Not all endometriotic lesions behave similar to the eutopic endometrium

Not all endometriotic lesions behave similar to the eutopic endometrium

The concept that all the endometriotic lesions undergo the same cyclic changes as eutopic endometrium is not always true.

Key Points


  • Endometriosis lesions should be seen as separate, unique entities in order to maintain a better perspective into understanding the disease pathophysiology.


  • Current staging systems for endometriosis are limited and do not correlate well with treatment outcomes.
  • To improve the current classifications, histopathological re-evaluation of endometriotic lesions may be helpful.
  • Acknowledging eutopic and ectopic endometrium as different entities may help clinicians to improve patient outcomes.

Key results:

  • The diversity of endometrial lesions make it hard to establish a histological classification.
  • The ectopic endometrium may present in many phases of the cyclic endometrium, and not necessarily be synchronous.
  • The endometriotic lesions may be heterogeneous even in the same patient.
  • The histopathological appearance of endometriotic lesions may differ based on their location, gland/stoma ratio, and hormone expression profile.
  • The response to steroid hormones is also different for each lesion depending on many variables.

What’s done here:

  • This is an opinion article that brings together many research articles in the diagnosis, management, and treatment of endometriosis.
  • The authors discuss the common opinion which hypothesizes that the ectopic endometrium and eutopic endometrium behave in concordance based on the menstrual cycle phases.

Lay Summary

The most widely accepted theory of endometriosis pathophysiology is Sampson’s theory of retrograde menstruation which suggests the ectopic lesions undergo the same hormonal and morphological changes as eutopic endometrium during the menstrual cycle. Recent studies have shown that only a proportion of endometriotic lesions follow this rule whereas others behave independently in terms of the changes during the menstrual cycle.

Dr. Colgrave and colleagues from Australia and New Zealand have published an opinion article in the September issue of the journal Human Reproduction, entitled "Comparing endometriotic lesions with eutopic endometrium: time to shift focus?"In their article, they discussed the characteristics and heterogeneity of endometriotic lesions with an emphasis on the histopathological features.

The current classification systems rely on surgical observations and/or fertility outcomes however their inability to predict treatment outcomes and symptom severity constitutes a major limitation. The authors argue that because the endometriotic lesions are diverse, it would not be easy to create a histological classification. Another issue that limits this thought is both the clinicians’ and the patients’ will to avoid surgical intervention.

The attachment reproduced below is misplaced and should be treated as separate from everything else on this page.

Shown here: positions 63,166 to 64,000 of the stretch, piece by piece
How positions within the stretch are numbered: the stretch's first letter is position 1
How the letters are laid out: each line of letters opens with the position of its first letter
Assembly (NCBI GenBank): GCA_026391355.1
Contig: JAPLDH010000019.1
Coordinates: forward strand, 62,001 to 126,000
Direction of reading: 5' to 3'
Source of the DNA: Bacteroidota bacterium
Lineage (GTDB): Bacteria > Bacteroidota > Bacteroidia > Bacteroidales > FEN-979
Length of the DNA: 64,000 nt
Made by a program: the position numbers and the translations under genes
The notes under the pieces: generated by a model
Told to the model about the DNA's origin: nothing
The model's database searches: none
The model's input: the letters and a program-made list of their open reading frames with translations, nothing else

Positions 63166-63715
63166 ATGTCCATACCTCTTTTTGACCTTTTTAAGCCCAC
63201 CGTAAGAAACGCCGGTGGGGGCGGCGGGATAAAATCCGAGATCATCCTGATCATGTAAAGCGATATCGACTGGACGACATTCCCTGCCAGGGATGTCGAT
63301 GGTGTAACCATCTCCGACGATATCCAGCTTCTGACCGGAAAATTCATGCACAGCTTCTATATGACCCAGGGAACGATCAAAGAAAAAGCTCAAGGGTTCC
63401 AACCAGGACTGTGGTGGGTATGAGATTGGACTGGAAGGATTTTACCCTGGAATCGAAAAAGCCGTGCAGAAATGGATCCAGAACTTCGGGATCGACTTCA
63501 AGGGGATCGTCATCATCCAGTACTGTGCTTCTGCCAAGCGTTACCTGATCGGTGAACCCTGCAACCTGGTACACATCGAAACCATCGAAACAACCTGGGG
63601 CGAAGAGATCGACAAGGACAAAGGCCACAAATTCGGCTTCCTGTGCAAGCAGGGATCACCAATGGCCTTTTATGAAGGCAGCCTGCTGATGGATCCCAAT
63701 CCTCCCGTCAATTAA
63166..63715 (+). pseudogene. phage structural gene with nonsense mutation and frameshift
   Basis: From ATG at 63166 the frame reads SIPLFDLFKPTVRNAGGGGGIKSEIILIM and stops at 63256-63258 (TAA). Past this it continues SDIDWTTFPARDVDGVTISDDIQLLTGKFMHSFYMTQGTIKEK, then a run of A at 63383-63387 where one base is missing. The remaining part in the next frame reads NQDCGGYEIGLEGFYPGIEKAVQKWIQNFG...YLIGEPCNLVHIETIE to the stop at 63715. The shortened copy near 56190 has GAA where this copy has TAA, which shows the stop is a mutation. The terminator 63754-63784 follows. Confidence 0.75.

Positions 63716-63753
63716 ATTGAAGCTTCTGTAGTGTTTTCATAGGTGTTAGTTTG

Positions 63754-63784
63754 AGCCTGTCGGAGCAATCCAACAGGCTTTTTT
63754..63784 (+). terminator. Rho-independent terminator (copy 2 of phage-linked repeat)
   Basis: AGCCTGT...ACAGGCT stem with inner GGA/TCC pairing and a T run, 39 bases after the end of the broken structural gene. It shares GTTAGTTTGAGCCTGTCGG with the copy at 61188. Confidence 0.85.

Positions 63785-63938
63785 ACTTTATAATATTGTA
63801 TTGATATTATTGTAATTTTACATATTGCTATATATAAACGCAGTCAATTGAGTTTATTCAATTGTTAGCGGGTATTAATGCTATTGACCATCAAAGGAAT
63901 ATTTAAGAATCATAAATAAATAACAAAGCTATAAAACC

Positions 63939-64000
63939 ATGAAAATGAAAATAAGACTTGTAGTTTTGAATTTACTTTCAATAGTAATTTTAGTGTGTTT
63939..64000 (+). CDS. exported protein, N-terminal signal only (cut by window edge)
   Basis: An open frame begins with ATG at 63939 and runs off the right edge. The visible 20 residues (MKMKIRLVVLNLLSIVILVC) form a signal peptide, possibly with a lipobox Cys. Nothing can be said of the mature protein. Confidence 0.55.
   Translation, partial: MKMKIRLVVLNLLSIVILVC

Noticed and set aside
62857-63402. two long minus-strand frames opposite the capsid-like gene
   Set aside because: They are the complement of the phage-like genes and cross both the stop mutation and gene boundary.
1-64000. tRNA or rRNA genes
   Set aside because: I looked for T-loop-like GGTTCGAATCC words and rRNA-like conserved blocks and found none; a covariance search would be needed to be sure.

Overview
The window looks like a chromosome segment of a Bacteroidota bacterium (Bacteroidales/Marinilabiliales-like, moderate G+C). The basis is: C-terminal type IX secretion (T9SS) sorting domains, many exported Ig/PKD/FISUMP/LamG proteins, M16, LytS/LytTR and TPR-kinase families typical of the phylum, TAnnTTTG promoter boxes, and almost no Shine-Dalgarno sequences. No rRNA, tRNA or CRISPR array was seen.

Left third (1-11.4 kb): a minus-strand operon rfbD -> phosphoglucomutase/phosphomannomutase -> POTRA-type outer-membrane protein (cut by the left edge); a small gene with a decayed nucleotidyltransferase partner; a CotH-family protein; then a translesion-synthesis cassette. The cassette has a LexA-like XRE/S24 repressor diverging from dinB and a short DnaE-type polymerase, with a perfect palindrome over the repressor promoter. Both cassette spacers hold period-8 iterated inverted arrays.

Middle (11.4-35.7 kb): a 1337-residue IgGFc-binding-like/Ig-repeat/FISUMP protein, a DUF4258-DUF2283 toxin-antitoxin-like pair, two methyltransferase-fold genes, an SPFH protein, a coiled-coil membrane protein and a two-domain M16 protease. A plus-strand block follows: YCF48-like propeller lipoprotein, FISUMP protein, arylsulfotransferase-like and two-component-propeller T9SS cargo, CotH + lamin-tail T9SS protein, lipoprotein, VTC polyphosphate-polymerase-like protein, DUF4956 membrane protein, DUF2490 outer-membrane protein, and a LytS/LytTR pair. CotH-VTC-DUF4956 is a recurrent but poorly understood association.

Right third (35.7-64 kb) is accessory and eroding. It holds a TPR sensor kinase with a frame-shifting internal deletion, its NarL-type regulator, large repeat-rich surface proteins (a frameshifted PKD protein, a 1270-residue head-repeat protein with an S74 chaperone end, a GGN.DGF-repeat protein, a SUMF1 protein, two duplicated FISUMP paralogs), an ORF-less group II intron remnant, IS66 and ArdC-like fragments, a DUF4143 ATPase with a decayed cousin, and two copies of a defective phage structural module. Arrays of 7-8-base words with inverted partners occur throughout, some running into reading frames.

The current literature groups endometriotic lesions into three distinct groups as superficial, ovarian, and deep endometriosis. They all have different histopathological appearances in terms of glandular, stromal, and vascular elements and the presence of fibrosis. The authors state that as recent studies have proven different endometriotic lesions may be heterogeneous even in the same patient, the approach to these lesions as identicals of eutopic endometrium should be discarded. There are studies that investigated the histopathological appearances of endometriotic lesions and there was both synchrony and discordance, and most studies stated that even though the menstrual cycle phases may be assigned to endometriotic lesions, this may not be possible for all.

The endometriotic lesions have different properties in terms of responsiveness to steroid hormones. This was mostly linked to progesterone resistance, local estrogen production, and the molecular differences in steroid hormone levels. This results in different treatment outcomes in patients. Superficial endometriosis lesions are prone to respond better to steroid hormones whereas deep infiltrating lesions are not. The authors also reported the hypothesis that endometriosis is a progressive disease however it is not possible to investigate this fully as it is impossible to track every lesion for a long time.

With this knowledge, the authors suggest that the idea and focus that the eutopic and ectopic endometrium behave parallel to each other should be shifted and the lesions should be acknowledged as separate, unique entities as there may be multiple different phenotypes depending on the microscopical appearance,  the lesion’s response to steroid hormones and the symptoms that the patient suffers from.

Research Source:

endometriosis eutopic endometrium histopathology


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